The first week of July 2016 was a week to remember. A cluster of war related stories dominated the media, including the 100th anniversary of the Battle of the Somme (1 July), the death of Elie Weisel on 2 July, on 3 July there was the deadliest bombing in Bagdad since 2003, three days later we had the release of the Chilcot report and the 45 minute response it drew from former Prime Minister Tony Blair, and on 8 July the deployment of NATO troops into Eastern Europe (for the first time since the end of the Cold War).
These events tend to underscore the importance of careful assessment of past mistakes and taking measures to prevent their reoccurrence. A recent editorial in The BMJ noted that whether we are speaking of apologising for the Iraq war or when things go wrong for patients, “the need to be open and honest” is fundamental and is the best pathway to learning lessons and gaining closure.
Among the core issues examined by the Chilcot report were the rationale for going to war and acknowledgement of its consequences. The following paragraphs briefly look at the Blair government’s management of evidence related to Iraqi mortality and the much debated contention that one thing the Chilcot report tells us is there were no attempts to mislead. It draws on declassified memos included in the Chilcot report, a review of Iraqi mortality studies, and related commentary.
On 17 February 2003 (a month before the invasion of Iraq) Prime Minister Tony Blair made the case for invasion, including among his reasons the description of Iraq as a “country where today, 135 out of every 1000 Iraqi children die before the age of 5.”
The Chilcot report notes that these mortality data were based on UNICEF’s Iraq Child and Maternal Mortality Survey (ICMMS), which, like most country studies of its kind, depended upon the goodwill of the country government. Detailed analysis of this survey shows that Saddam Hussein’s regime was using fear and intimidation to manipulate outcome data in order to bolster their claim that economic sanctions imposed by the UN were killing children. Declassified memos show that the Department for International Development (DfID) and the Foreign and Commonwealth Office (FCO) knew the data they had were questionable, but still used them as material that would make the best case for war.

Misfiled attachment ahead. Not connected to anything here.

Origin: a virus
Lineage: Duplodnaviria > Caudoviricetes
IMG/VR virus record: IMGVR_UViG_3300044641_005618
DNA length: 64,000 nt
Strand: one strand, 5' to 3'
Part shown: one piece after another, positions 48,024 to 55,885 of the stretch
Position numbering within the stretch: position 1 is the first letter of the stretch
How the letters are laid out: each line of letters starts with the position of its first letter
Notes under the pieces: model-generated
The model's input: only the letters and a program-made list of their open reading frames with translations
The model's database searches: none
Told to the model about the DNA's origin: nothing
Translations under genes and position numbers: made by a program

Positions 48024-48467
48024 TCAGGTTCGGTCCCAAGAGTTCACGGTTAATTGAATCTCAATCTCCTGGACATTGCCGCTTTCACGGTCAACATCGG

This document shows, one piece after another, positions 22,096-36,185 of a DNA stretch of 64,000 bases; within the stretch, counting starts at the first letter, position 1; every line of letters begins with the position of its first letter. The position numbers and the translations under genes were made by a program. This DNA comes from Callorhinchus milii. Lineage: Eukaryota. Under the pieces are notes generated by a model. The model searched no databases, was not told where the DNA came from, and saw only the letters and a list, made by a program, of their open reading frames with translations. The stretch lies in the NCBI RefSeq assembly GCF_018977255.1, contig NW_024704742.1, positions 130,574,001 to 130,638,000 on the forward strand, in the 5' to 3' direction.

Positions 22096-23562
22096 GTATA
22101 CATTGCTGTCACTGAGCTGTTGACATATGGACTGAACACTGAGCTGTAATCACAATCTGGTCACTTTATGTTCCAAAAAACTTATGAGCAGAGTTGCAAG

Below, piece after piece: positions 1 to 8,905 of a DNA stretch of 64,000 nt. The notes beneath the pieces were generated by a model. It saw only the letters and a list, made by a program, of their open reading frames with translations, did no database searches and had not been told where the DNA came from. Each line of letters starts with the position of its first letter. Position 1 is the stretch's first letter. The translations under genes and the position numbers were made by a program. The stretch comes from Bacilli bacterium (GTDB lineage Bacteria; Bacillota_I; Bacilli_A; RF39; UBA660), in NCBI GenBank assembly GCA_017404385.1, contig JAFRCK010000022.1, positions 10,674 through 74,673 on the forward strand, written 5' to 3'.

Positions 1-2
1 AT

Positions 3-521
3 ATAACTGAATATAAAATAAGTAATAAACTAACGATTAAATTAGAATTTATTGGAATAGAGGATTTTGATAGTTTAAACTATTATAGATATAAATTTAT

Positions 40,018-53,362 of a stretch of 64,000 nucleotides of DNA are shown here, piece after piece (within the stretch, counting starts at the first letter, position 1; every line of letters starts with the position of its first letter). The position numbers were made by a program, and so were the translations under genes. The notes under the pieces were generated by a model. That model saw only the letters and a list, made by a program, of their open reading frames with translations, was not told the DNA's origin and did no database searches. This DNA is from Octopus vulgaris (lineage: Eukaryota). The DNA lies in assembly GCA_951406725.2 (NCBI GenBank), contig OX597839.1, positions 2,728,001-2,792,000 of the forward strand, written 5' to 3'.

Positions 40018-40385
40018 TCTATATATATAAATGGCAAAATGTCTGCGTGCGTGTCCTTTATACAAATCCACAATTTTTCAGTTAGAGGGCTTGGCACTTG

Several UN sponsored surveys between 2005 and 2008 found that childhood mortality rates had actually been between 40 and 60 per 1000 live births. Yet when Blair was asked by Mr Chilcot on 29 January 2010 (in the last minutes of the afternoon session of the inquiry), “was the enterprise worthwhile?” in direct response, he again cited child mortality rates of 130 per 1000 live births (2000-02). He said, “That figure today is not 130, it is 40. That equates to about 50 000 young people, children [alive today who would not be if Saddam Hussein had remained in power] . . . that’s the result that getting rid of Saddam makes.”
To me the inconsistencies between these assertions and other evidence available at the time dispel the notion that there was no misleading in the lead up to the war or during the post-conflict era. Indeed, the Chilcot report raises similar concerns about manipulation of Iraqi civilian mortality data—again, by various ministries and political figures. For example, the foreign secretary argued, “We need to find ways of countering the damaging perception that civilians are being killed needlessly, and in large numbers, by Coalition forces.” Elsewhere, the report cites the following communication between FCO and Blair’s office in October 2004.
“You asked for an assessment of civilian casualties in Iraq, noting that we cannot let figures of 10-15 000 go unchallenged as if we are responsible for all of them . . . The FCO recommend(s) that we stick to publishing terrorist responsibility for civilian casualties in individual incidents. Underlying this is concern that any overall assessment of civilian casualties will show that MNF (Multi-National Force – Iraq) are responsible for significantly more than insurgents/terrorists.”
The report points out that it was a mistake a “trial (mortality) monitoring exercise initiated by No 10 in November 2004 was not completed” and that “greater efforts were not made to determine the number of civilian casualties.”
These signs of cherry picking data, of setting aside unwanted results, and of giving in to vested interests are evocative of recent efforts to tackle corruption in the scientific process. Hiding trial data that cast doubt on the safety and efficacy of drugs or succumbing to commercial or academic pressure is not dissimilar to squelching data that would undermine government policy or yielding to political pressure. When it comes to corruption of process, “we have to have many more mechanisms, much more skepticism, and much more willingness to challenge.”
According to the British NGO Iraq Body Count (IBC), the manipulation of mortality data as part of an overriding “concern to sustain support for operations Iraq” (the Chilcot report) is disgraceful. However, as IBC points out, the “report should be commended for very forensically and effectively laying it bare.” When it comes to “the need to be open and honest,” to lessons learnt and clearing the way for apologising, the report at least suggests a step in the right direction and the possibility of closure for some.
Dr Chris Simms teaches at Dalhousie University, School of Health Administration, Halifax, Canada; he spent many years living and working in Africa’s health sector.
Competing interests: None declared.